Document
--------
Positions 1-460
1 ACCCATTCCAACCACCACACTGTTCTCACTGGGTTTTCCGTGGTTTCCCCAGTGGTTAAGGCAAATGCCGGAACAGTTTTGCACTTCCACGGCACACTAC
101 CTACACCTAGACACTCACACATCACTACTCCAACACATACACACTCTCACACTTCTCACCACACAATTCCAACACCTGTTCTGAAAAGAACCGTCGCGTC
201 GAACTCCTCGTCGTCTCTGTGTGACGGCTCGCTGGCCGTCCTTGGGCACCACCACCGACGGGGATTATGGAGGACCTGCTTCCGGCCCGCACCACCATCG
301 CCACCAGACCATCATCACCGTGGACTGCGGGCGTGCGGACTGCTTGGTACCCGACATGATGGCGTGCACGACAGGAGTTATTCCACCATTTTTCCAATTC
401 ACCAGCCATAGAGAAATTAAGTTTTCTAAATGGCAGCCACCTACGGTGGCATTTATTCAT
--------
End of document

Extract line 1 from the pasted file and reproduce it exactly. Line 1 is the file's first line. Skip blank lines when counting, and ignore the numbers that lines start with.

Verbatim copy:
Positions 1-460